Argument on death penalty criticized
Allen County prosecutors want a judge to reject claims by a man facing the death penalty that he shouldn’t be executed because of his age.
Marcus Dansby was 20 years old : 12 days shy of his 21st birthday : when he allegedly killed four people, including his unborn child, Sept. 11, 2016. Now 23, he has argued through his lawyers that executing people who were younger than 21 at the time of their alleged crimes violates the constitutional prohibition on cruel and unusual punishment.
The U.S. Supreme Court has held that it is unconstitutional to put to death offenders who were 18 at the time they committed the crimes. Dansby’s lawyers want to extend the age to 21, asking a judge to throw out the death penalty as a sentencing option because of growing research on the maturity of young people’s brains and a “national consensus” against executing defendants younger than 21.
Deputy Prosecutors Tom Chaille, Jeff Steinberg and Alison Yeager state in court documents filed Monday that arguments by defense attorneys Robert Gevers and Michelle Kraus failed on both counts.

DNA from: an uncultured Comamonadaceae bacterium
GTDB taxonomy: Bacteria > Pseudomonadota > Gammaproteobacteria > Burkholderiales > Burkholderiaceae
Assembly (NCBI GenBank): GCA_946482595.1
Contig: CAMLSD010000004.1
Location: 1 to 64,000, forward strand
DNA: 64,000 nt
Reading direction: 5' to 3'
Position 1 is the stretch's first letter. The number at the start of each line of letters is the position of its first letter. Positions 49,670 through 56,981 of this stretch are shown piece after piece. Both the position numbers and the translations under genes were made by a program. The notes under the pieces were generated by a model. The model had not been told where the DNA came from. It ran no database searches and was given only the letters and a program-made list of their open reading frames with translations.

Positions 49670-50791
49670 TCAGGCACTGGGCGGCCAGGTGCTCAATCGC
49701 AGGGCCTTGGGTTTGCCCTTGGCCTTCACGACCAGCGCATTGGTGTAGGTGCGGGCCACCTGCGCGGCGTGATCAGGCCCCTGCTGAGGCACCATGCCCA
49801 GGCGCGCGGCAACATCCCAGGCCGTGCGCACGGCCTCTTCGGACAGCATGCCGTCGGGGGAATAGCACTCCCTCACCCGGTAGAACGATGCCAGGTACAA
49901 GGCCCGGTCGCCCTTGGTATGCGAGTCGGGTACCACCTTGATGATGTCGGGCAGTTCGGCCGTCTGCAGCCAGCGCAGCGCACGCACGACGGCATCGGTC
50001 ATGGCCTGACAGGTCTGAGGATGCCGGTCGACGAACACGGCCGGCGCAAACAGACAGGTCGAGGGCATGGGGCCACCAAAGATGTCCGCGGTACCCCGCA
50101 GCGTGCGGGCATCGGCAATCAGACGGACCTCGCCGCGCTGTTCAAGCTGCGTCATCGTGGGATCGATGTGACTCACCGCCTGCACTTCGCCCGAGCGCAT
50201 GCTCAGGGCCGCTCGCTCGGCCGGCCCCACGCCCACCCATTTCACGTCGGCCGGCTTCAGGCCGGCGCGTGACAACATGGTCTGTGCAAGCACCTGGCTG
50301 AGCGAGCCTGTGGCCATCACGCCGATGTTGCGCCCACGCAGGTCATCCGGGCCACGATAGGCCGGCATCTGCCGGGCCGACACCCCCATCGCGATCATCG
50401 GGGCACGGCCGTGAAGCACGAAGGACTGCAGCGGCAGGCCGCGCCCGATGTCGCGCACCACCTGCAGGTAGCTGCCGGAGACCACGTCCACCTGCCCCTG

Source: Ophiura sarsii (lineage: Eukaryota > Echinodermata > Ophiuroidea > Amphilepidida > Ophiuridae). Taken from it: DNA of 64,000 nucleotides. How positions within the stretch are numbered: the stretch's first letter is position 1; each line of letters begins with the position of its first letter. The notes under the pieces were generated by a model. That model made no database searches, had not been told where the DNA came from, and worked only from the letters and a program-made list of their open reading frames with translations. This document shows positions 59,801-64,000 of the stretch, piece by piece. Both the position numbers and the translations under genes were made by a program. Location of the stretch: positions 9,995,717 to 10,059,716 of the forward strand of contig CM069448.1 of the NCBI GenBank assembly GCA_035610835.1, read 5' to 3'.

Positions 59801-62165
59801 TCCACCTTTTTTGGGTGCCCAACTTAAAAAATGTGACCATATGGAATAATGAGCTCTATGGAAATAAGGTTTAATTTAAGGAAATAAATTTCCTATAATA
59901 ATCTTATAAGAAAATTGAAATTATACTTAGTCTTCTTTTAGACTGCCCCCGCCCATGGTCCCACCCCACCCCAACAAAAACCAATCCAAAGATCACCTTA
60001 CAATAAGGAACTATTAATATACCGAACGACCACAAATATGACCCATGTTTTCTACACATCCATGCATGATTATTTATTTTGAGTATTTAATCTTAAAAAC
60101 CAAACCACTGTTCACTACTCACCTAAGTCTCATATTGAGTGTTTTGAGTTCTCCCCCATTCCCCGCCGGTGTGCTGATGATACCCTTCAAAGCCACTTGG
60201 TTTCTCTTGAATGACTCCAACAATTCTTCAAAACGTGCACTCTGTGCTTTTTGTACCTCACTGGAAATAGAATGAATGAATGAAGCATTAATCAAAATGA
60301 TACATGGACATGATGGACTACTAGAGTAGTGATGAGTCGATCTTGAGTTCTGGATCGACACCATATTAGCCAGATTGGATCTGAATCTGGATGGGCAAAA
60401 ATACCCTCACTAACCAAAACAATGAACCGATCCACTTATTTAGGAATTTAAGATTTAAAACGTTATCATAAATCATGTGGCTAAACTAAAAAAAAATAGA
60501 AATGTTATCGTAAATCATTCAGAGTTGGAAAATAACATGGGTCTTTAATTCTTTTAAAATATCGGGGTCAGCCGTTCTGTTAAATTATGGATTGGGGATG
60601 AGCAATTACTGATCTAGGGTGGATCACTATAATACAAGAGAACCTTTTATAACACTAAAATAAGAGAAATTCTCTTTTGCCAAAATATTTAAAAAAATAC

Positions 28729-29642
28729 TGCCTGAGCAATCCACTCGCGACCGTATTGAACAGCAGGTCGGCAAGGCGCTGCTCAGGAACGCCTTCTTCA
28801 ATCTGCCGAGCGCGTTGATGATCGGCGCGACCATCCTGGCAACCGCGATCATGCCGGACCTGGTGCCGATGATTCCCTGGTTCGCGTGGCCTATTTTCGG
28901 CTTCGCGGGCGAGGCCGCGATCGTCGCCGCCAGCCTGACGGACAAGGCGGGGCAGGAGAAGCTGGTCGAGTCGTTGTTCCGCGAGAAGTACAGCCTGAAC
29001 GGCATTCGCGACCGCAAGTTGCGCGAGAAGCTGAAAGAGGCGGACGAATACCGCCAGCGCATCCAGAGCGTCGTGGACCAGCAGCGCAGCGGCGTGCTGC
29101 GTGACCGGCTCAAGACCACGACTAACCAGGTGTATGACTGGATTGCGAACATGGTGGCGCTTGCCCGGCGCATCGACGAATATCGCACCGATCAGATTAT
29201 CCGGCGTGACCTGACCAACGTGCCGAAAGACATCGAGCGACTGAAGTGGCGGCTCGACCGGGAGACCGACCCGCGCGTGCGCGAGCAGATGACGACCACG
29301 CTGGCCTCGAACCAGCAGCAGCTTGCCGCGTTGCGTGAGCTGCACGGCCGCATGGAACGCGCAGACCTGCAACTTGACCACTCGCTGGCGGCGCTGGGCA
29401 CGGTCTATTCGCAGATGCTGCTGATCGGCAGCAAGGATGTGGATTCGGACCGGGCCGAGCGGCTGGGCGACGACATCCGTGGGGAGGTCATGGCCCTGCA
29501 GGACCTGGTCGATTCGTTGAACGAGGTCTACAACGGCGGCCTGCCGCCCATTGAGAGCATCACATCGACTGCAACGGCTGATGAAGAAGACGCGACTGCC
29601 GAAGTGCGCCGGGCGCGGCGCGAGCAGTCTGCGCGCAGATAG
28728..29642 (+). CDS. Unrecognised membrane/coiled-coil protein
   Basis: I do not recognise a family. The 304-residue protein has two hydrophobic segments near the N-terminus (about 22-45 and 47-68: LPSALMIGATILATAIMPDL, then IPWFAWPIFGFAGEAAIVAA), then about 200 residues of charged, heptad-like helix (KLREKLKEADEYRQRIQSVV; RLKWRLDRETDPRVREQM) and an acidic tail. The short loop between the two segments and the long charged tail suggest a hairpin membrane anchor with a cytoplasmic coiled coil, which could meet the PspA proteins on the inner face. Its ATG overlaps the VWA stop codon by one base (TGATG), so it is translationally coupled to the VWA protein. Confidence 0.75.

″(Dansby) has not shown any judicial or legislative movement to specifically exclude the defendant’s proposed age group from death penalty eligibility,” the 18-page filing states. “The defendant has failed to identify a national consensus.”
Similar efforts to extend the high court’s landmark 2005 ruling to defendants younger than 21 have failed on appeal, and Dansby hasn’t identified any states that have shielded people older than 18 from capital punishment, prosecutors argue.
The objection from prosecutors comes after a Temple University psychology professor testified last month in this case that human brains continue to mature until at least age 22 and that young people can have trouble controlling their actions and considering the consequences of those actions.
Allen Superior Court Judge Fran Gull has not ruled on Dansby’s motion to exclude the death penalty or a separate request to declare Indiana’s capital punishment law unconstitutional.